A new era has dawned for Port Pirie.
Nyrstar lead smelter and the State Government plan to build a product-recycling facility at the plant to reduce lead levels and improve the long-term health of the community with a focus on lowering blood-lead levels in children.
Construction on the new $23 million facility will start early next year and it will create more jobs for the region and is expected to reduce lead emissions by up to 25 per cent.
Premier Steven Marshall said he was "proud that Nyrstar and my government have joined forces to take action to deal decisively with lead emissions and improve the health of children".
"This will create 75 jobs at the peak of construction and sustain hundreds of jobs in the life of the project, delivering a significant economic boost for Port Pirie's economy."
The new 6850 square-metre structure (equivalent to more than five Olympic-sized swimming pools) will store and transport feedstock materials along a covered conveyor belt to the furnace.
The facility will eliminate dust generated from exposed material stockpiles and in handling and transporting materials at the site.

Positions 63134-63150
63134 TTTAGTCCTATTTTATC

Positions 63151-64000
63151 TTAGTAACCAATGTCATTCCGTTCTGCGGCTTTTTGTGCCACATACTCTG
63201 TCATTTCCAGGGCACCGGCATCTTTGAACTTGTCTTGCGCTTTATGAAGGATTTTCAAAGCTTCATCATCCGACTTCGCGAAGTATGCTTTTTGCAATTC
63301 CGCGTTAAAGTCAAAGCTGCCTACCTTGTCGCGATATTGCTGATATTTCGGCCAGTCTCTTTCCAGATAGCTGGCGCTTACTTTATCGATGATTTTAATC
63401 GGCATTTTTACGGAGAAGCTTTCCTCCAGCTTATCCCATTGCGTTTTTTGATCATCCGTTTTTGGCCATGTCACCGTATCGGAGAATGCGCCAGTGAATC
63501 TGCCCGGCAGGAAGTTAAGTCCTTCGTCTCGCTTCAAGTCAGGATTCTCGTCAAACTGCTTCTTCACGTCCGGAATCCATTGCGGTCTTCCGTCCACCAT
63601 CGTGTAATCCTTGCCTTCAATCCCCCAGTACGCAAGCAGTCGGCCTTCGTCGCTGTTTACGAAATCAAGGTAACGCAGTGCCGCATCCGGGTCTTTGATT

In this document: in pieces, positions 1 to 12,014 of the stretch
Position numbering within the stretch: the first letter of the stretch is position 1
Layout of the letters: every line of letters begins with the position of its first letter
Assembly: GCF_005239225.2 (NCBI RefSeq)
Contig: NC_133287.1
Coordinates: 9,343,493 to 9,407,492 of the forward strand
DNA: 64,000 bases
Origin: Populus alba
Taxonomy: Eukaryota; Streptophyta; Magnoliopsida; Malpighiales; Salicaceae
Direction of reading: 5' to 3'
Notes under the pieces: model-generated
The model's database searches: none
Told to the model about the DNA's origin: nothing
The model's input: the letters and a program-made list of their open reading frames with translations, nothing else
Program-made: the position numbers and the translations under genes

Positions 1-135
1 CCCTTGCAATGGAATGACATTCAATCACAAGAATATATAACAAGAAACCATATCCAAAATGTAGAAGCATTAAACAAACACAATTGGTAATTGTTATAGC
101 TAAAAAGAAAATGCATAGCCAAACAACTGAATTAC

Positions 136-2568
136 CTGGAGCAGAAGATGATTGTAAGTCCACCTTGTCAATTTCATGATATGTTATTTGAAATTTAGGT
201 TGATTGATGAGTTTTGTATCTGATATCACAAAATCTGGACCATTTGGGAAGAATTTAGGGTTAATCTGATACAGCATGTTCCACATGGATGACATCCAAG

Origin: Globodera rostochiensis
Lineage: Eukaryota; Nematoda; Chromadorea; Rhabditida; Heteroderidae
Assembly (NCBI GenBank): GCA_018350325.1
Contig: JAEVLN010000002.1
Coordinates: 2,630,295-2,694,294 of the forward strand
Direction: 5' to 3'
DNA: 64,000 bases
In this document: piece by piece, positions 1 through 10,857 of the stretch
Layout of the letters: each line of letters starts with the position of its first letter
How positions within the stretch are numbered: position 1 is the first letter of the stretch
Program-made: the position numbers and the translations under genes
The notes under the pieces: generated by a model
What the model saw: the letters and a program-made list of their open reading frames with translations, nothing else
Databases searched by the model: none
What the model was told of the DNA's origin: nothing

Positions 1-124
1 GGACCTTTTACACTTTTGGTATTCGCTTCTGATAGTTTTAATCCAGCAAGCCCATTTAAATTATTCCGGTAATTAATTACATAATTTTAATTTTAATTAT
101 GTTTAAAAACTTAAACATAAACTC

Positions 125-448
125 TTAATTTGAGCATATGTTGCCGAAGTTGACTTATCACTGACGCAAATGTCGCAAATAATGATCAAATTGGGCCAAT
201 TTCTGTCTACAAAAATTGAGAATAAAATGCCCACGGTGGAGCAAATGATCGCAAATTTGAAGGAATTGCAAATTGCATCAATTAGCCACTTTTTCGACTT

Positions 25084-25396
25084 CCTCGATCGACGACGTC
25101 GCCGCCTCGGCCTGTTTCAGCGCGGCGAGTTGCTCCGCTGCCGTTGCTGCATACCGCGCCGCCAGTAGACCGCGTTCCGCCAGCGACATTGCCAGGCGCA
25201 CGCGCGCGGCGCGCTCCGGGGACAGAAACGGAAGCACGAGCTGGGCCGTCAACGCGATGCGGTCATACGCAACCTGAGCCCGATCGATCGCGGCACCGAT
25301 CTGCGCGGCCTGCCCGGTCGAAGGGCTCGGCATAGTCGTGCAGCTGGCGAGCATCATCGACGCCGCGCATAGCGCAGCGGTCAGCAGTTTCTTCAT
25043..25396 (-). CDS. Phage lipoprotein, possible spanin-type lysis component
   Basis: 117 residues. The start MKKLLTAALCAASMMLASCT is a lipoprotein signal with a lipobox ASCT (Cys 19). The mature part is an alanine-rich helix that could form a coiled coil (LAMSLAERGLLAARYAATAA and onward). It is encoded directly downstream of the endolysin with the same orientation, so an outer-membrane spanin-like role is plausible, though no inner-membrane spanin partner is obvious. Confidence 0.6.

The building will also be vacuum-sealed to contain fine dust.
Nyrstar's Vice-President Australian Operations and smelter chief Dale Webb and Energy and Mining Minister Dan van Holst Pellekaan told of the venture while at Solomontown Beach on Friday.
Mr Webb thanked the government for allocating $7 million towards the project.
"We thank the government for their support of our actions to make a significant and sustained reduction to lead-in-air concentrations in the community," he said.
"This will fundamentally change how we do business on site and permanently reduce our lead-in-air emissions.
"We value the partnership approach to improving the health of the local community."
Mr Van Holst Pellekaan said the recycling facility was another significant investment that will would reduce lead-in-blood levels of children.